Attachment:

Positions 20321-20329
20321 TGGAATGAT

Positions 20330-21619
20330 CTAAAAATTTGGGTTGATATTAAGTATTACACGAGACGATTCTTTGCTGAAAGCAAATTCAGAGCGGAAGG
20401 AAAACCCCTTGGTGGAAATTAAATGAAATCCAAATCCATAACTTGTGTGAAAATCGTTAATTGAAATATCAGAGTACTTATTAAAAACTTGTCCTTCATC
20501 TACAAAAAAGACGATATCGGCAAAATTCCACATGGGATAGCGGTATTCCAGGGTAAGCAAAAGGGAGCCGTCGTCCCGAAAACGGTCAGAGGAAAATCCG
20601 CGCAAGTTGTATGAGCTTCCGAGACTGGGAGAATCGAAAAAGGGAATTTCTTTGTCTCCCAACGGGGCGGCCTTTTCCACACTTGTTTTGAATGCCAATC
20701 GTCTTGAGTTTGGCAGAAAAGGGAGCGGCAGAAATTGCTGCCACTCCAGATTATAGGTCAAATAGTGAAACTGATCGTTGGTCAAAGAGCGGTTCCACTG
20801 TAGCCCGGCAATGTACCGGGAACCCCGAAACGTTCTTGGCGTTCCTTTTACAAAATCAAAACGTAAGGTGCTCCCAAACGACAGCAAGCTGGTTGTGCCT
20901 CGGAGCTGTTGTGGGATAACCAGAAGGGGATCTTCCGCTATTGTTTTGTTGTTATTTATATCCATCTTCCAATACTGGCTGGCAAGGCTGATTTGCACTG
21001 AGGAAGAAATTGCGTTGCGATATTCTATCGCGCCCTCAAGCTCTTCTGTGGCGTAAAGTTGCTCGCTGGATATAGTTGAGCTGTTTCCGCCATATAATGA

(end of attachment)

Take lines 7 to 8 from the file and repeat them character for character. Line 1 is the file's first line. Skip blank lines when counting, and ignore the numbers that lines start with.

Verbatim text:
20601 CGCAAGTTGTATGAGCTTCCGAGACTGGGAGAATCGAAAAAGGGAATTTCTTTGTCTCCCAACGGGGCGGCCTTTTCCACACTTGTTTTGAATGCCAATC
20701 GTCTTGAGTTTGGCAGAAAAGGGAGCGGCAGAAATTGCTGCCACTCCAGATTATAGGTCAAATAGTGAAACTGATCGTTGGTCAAAGAGCGGTTCCACTG